When it came to Kaepernick? According to Luck the conversation never went so far as discussing the anthem, as his salary demand was $20 million dollars, way beyond the $4 million salary cap each team had, let alone the $495,000 maximum allocated to the starting quarterback. If that’s true (and I can’t find anything where Kaepernick speaks to the meeting), signing him would have broken the XFL before it even began. While the momentousness of Kaepernick stepping onto a field for the first time in years would have been an indelible image in American sports, something the McMahons could brag about from now until the end of time, ultimately what mattered more to the fledgling league was its ability to control player salary without the threat of players using any deal given to Kaepernick as leverage to renegotiate their own deals.
But also, that second thing, arguably the most notable thing about the XFL relaunch, is that it not only refused to allow its players to kneel in protest, it publicly advertised that its players would do no such thing. Thinking about Donald Trump’s endless tweets about the protest, about how soft the league, its commissioner, and its owners were, you can argue that the XFL’s new identity was significantly influenced by, if not a full-throated response to, Kaepernick’s protest. Given that one of the first sentences Vince McMahon uttered of his reborn league was that it was “going to give football back to the fans,” calling these two pieces of administrative business “dogwhistles” is pretty kind. In the same 2018 podcast where Luck spoke about players with criminal records, he postulated on how that could be accomplished, stating “we could say to a player, ‘Hey there is a clause in the contract that says I hereby agree to stand for the National Anthem.’ Period. End of story.” In February 2020, on the eve of kickoff, Luck went on a Bloomberg Sports podcast that players would “stand and respect the flag,” and, if not, there would be “consequences.”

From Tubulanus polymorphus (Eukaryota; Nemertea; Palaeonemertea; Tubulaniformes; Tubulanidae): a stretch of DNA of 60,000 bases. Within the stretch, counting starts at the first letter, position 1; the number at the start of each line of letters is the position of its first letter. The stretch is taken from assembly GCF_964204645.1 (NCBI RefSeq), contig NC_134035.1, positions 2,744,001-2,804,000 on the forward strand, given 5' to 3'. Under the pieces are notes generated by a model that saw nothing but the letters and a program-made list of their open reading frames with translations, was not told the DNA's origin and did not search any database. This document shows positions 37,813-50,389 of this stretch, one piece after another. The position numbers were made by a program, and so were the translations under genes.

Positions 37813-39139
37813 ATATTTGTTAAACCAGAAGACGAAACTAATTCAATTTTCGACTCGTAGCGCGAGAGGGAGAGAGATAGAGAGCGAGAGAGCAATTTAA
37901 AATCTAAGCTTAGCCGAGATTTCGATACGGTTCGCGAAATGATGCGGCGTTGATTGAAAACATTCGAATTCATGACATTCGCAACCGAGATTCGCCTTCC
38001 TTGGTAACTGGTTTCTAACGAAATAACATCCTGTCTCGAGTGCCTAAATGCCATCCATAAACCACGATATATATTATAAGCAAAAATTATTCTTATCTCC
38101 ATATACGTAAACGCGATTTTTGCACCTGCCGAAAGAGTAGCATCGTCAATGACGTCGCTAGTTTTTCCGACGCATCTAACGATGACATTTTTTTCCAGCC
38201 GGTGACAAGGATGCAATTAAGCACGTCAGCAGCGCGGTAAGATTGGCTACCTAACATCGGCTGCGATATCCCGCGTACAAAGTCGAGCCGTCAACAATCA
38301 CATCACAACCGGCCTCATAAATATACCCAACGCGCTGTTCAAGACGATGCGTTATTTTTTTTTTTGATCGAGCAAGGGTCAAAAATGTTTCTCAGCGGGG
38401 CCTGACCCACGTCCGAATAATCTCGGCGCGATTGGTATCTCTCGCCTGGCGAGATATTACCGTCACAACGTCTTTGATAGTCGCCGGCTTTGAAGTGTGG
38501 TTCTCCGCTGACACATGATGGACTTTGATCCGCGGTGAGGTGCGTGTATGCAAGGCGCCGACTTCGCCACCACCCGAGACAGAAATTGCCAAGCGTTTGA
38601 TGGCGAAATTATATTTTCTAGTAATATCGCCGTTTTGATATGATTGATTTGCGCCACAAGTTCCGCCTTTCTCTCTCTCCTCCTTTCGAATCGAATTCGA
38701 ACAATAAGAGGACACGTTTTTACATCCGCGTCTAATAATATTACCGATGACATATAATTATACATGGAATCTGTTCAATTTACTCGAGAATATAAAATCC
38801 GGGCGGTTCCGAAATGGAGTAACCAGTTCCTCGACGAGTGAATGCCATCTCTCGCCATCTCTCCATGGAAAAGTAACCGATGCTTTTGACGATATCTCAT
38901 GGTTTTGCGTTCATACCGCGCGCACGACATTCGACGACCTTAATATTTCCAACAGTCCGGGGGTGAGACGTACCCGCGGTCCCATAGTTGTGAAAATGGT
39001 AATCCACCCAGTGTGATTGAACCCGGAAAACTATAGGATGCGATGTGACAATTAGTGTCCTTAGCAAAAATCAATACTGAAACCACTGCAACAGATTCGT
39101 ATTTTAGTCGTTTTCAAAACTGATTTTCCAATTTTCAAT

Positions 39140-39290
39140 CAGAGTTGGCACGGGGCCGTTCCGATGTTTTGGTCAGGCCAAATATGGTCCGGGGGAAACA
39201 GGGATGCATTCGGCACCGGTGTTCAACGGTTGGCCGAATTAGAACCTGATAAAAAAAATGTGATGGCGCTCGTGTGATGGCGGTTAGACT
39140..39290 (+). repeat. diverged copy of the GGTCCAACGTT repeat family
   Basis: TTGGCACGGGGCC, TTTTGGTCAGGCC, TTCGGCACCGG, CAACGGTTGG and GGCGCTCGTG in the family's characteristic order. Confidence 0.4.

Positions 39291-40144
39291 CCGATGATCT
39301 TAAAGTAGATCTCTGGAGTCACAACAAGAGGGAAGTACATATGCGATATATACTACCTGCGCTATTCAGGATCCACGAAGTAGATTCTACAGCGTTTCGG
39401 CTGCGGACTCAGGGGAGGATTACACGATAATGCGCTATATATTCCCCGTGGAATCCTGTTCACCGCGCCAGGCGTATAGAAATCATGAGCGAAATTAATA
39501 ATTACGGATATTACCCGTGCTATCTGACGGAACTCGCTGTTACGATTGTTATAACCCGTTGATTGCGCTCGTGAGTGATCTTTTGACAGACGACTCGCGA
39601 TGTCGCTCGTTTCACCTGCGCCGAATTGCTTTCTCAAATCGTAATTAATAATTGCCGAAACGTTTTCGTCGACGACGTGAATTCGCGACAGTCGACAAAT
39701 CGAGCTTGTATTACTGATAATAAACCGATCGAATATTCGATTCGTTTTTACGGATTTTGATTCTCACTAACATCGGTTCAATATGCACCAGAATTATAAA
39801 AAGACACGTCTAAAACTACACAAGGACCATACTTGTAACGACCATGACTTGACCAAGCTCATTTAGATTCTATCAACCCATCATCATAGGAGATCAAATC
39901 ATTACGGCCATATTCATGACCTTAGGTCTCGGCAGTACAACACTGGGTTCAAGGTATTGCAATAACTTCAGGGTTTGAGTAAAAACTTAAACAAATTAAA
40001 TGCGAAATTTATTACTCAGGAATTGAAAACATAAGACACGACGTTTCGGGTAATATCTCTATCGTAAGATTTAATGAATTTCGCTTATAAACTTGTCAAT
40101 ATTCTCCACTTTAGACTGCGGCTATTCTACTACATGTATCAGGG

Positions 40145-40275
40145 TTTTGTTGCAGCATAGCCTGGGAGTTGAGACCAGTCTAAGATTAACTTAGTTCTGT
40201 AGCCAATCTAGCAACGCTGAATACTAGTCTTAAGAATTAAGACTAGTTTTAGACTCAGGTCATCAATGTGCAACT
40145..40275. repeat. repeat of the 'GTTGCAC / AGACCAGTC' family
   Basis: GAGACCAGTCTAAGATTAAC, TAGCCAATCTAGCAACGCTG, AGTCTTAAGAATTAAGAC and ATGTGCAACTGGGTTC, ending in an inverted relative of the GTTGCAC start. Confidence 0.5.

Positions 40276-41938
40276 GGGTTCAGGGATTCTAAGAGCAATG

Between pandemic and protest, 2020 has been an absurdly long year, but in February of this year, the man chosen to run Vince McMahon’s football league said, loud and proud, that no player in Vince McMahon’s football league would be permitted to protest. Colin Kaepernick hadn’t played a down of football since the end of the 2016 regular season. There were no protests in early 2020. But this was important enough four months ago that a lack of free expression on the part of men being paid peanuts to play one of the most dangerous sports in the world was touted as a feature of the league, which was just allowed onto TV and welcomed into cities without much comment about how unbelievably paternalistic and rooted in specifically anti-Black racism this was. Four months later, in Vince McMahon’s wrestling promotion, Big E and Kofi Kingston take a knee and raise a fist. I hope the significance of this moment is becoming clear.
It’s a New Day.
The first time I saw Xavier Woods was when a bunch of “promo evaluation” tapes from WWE Developmental leaked on YouTube. If you saw this year’s documentary about FCW, you know how these work—a wrestler steps up before their peers and Dusty Rhodes, maybe the greatest promo in the history of the business—and speak. Those tapes are long gone, so I forget what they said, but he was an arresting, comfortable presence at the microphone, who soon had one of the early cult successes of the relaunched, development-minded NXT with his “The roof is not my son but I will raise it” promo. His debut on the main roster, as R-Truth’s tag team partner, didn’t go anywhere and ended quietly. Elsewhere on the roster, Kofi Kingston and Big E were already a tag team, but they were in the middle of a losing streak and in need of a change. After losing to the ad hoc team of Curtis Axel and Ryback, Xavier Woods went to the ring in a blistering white and red outfit, mic in hand, and spoke.
It’s a great promo—Xavier Woods is a great promo—conveying the frustration of not moving ahead despite doing what’s asked, the urgency of taking opportunities as opposed to waiting for them to be given. Everybody, at least everybody I spoke about wrestling with at the time, thought that this was the second coming of the Nation of Domination. This being 2014, yet another year where wrestling was utterly devoid of interesting storylines, the prospect was tantalizing. This promo happened on July 21, Big E and Kofi had a few tag matches with Woods as their manager, but by August 8, the act was quietly shelved. Then, on November 3, this video aired:
Vignettes for Kingston and Big E followed. They were well produced, but the mashup of gospel music, James Brown stage antics, motivational speeches, and the the way all three men spoke like preachers was eaten alive by an audience that had been trained, albeit briefly, to dislike this group because they were trying to find inspiration and power in their Blackness despite a system that didn’t want that. Their re-debut as a unit, as a trio of positive Black men whose means of introduction was through images inherent to Black culture, was an uncharacteristic risk on the part of WWE creative, and it bombed. The “New Day rocks” chant started out as a simple sympathy spot, one of the three clapping on the apron, but fans began chanting “New Day sucks” in unison with it, a wholesale rejection of their persona not entirely dissimilar to how WWE fans treated a young Rocky Maivia. And then, like Rocky Maivia, they turned heel.